Can you hear me now? According to the Hearing Loss Association of America, 48 million people have some degree of hearing loss. When noise-induced, this condition is preventable. Yet, the issue of hearing loss is often passed off as someone just being “hard of hearing.”
October is National Protect Your Hearing Month. One in every three people between the ages of 65 and 74 has hearing loss. What should older individuals know about protecting their ears from this condition?
How Dangerous Is Hearing Loss?
After arthritis and heart disease, hearing loss is the most common physical condition among Americans. This “invisible” disease can often be overlooked as a state of confusion or natural sign of aging in seniors, yet it should not be ignored.
Hearing loss can put older people in serious danger if they fail to hear a car horn or smoke alarm warning of sudden danger. Although there is no scientific way to prevent age-related hearing loss, seniors can take the following steps to preserve their hearing.
Understand Effects of Medications
Some medications are toxic to the ear’s sensory cells, which can contribute to hearing loss. If you are taking high doses of pain medication or receiving chemotherapy, these drugs can cause a ringing in the ears that interferes with actual hearing. Tell your primary physician right away if you experience this symptom.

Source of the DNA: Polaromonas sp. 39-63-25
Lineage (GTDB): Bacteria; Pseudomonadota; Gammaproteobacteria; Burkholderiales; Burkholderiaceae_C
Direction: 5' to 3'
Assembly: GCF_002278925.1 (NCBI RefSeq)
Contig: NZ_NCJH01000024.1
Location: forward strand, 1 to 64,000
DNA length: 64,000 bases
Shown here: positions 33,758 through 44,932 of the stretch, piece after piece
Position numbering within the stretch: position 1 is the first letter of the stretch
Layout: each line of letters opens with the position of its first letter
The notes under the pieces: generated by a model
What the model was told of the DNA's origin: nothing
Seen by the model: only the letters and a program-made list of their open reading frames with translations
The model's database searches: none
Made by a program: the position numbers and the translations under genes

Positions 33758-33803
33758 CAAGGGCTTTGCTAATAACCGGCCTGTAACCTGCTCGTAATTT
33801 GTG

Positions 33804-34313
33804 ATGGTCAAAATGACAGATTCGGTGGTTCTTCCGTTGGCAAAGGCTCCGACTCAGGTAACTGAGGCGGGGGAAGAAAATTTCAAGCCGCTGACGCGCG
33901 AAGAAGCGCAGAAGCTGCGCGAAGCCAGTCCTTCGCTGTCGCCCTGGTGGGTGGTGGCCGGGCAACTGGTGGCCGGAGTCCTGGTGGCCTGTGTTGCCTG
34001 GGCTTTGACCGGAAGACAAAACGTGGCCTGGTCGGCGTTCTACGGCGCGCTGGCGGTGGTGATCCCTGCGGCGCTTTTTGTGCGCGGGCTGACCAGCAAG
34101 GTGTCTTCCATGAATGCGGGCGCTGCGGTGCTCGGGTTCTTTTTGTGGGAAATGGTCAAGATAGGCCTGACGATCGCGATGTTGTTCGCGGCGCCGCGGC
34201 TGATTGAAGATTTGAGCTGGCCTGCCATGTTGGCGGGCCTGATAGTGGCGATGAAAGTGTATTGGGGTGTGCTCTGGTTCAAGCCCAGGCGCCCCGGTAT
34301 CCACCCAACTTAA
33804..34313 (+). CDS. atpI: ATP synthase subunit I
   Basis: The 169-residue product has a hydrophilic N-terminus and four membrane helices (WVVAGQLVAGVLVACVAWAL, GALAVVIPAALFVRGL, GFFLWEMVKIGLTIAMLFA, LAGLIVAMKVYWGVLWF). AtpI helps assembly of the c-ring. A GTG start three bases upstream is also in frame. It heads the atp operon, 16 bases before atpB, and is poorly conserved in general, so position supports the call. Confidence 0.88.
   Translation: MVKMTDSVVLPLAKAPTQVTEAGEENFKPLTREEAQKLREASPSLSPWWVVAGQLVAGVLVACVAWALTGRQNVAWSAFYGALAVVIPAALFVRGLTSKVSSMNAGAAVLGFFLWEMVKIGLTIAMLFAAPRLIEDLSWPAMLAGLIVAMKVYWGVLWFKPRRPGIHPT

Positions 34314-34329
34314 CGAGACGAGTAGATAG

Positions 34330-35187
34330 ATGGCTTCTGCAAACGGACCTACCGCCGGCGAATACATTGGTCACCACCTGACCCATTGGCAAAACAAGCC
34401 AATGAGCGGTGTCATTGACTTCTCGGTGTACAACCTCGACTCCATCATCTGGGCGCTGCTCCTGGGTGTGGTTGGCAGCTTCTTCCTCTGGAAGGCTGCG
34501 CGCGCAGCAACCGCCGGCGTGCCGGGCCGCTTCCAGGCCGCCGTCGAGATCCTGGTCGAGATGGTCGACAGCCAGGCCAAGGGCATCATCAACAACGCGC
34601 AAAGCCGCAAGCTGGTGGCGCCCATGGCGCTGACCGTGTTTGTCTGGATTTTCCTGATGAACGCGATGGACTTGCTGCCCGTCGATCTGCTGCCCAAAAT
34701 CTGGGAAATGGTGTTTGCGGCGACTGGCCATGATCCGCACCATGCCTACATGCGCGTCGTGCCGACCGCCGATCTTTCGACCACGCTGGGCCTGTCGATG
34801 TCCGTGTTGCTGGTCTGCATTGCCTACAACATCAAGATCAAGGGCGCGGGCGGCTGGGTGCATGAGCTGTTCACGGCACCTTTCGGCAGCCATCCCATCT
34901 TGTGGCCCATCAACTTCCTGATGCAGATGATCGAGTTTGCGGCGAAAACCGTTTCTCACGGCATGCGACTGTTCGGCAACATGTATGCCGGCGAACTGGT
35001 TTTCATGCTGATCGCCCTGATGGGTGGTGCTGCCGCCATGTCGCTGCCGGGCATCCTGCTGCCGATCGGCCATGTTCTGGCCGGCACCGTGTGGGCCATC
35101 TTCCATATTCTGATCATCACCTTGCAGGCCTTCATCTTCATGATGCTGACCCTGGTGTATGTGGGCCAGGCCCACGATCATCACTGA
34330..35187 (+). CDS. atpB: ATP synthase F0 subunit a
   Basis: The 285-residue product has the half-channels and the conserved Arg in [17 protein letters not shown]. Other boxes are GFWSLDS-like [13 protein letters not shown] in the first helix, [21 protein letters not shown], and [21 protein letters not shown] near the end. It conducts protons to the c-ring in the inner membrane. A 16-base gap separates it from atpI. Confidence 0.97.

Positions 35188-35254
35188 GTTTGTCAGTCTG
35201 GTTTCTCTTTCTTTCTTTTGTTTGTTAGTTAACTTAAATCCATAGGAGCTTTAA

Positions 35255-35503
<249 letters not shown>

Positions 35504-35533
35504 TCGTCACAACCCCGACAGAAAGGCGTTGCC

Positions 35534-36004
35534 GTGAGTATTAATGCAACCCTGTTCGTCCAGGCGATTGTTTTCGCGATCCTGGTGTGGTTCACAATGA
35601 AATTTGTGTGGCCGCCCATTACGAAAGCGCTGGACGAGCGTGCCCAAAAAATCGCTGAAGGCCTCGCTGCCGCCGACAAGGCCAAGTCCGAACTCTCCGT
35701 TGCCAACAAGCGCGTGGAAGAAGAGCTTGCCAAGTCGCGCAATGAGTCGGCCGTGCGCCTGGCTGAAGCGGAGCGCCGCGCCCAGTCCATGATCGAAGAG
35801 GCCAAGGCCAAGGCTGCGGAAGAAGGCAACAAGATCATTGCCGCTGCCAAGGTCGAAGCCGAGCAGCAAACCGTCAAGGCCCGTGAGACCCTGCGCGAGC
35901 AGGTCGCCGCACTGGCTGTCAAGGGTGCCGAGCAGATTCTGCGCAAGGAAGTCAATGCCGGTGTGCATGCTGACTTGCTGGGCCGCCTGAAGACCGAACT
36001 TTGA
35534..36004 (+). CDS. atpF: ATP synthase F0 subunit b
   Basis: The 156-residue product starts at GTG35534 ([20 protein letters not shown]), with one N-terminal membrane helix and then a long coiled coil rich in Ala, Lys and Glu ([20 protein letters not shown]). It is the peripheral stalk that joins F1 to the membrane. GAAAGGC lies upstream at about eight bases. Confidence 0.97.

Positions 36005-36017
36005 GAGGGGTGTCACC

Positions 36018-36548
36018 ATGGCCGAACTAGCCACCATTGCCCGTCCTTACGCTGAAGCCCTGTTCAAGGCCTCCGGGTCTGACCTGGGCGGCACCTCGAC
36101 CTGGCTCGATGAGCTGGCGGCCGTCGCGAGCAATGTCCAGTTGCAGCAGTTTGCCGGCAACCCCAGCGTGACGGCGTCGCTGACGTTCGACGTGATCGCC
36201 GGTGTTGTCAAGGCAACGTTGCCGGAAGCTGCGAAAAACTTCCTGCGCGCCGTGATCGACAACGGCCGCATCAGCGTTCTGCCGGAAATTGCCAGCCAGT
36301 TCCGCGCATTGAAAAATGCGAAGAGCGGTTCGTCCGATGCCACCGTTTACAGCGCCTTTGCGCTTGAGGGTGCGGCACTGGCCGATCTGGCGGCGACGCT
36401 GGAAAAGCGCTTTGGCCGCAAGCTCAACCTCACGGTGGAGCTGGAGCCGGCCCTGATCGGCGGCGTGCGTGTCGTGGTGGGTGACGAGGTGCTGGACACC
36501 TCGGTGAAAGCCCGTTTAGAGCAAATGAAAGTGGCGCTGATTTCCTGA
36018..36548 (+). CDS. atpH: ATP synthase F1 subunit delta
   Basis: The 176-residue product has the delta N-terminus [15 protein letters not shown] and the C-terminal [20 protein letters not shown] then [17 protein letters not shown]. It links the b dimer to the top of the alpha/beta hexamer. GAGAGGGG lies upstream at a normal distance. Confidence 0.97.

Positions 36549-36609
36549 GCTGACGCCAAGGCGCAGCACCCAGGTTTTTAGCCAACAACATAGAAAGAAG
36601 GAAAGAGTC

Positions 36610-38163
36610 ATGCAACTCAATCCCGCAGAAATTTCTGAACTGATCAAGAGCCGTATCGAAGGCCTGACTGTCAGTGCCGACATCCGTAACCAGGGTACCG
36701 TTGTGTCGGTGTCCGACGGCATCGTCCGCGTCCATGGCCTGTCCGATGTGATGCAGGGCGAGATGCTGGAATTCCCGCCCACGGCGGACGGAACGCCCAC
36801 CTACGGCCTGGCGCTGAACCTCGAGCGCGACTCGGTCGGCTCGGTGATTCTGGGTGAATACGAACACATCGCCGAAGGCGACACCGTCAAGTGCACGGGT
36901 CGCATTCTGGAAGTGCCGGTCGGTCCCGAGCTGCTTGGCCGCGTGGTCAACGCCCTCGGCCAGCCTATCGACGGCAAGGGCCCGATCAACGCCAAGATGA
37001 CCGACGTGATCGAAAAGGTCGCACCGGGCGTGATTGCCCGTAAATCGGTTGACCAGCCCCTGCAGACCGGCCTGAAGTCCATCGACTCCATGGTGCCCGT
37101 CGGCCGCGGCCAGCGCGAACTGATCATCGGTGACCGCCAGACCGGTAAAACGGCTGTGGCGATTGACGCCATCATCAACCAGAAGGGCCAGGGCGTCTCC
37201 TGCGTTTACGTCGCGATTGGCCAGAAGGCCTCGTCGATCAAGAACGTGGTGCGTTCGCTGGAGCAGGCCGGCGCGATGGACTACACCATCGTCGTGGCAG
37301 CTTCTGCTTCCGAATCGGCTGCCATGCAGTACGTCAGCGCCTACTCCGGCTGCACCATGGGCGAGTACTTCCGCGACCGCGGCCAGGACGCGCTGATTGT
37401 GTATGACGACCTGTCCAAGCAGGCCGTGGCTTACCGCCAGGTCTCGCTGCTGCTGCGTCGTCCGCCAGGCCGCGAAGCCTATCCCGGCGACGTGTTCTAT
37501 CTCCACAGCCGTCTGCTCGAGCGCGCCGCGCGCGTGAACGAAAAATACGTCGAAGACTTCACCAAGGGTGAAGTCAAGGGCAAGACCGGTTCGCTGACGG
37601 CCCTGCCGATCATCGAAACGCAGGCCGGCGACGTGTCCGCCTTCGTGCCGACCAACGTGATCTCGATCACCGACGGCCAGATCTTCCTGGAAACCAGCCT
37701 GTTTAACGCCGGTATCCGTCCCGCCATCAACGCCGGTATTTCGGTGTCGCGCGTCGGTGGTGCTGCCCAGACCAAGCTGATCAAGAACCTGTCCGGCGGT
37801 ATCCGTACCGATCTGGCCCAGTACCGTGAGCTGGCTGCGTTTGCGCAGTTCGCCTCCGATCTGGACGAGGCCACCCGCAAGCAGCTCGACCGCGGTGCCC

Limit Exposure to Loud Noises
Yardwork like mowing the lawn or blowing leaves can gradually damage the eardrums after long periods of time. When performing these activities, wear earplugs or earmuffs to reduce the high volume and negative impact on the ears.
With more seniors investing in new technology, they may use an iPhone or iPad with earbuds. When using them for music, doctors suggest a 60/60 rule: Listening at 60 percent volume for 60 minutes.
Assess Your Workplace
If you are an older individual near or working past retirement age, your work environment could be contributing to hearing loss. Depending on the industry, you could be exposed to hazardous levels of noise five days a week. There is also a risk of hearing loss when working with certain solvents and metals.
If your work environment is contributing to hearing loss, talk to your supervisor about reducing the environmental factors or moving to another department that is less noisy.
Do I Have Hearing Loss?
Common signs of this condition include turning up the TV or radio to unusually high levels, difficulty having conversations in a busy environment and trouble hearing phone calls. Fortunately, there are treatments for mild to moderate hearing loss, including hearing aids, cochlear implants and other assistive listening devices.
West Hartford Health & Rehabilitation Center is a community resource for seniors and their families who have health concerns. To learn more about hearing loss prevention, contact us today!
« 5 Myths About Aging
How to Avoid Unexpected Fall Risks »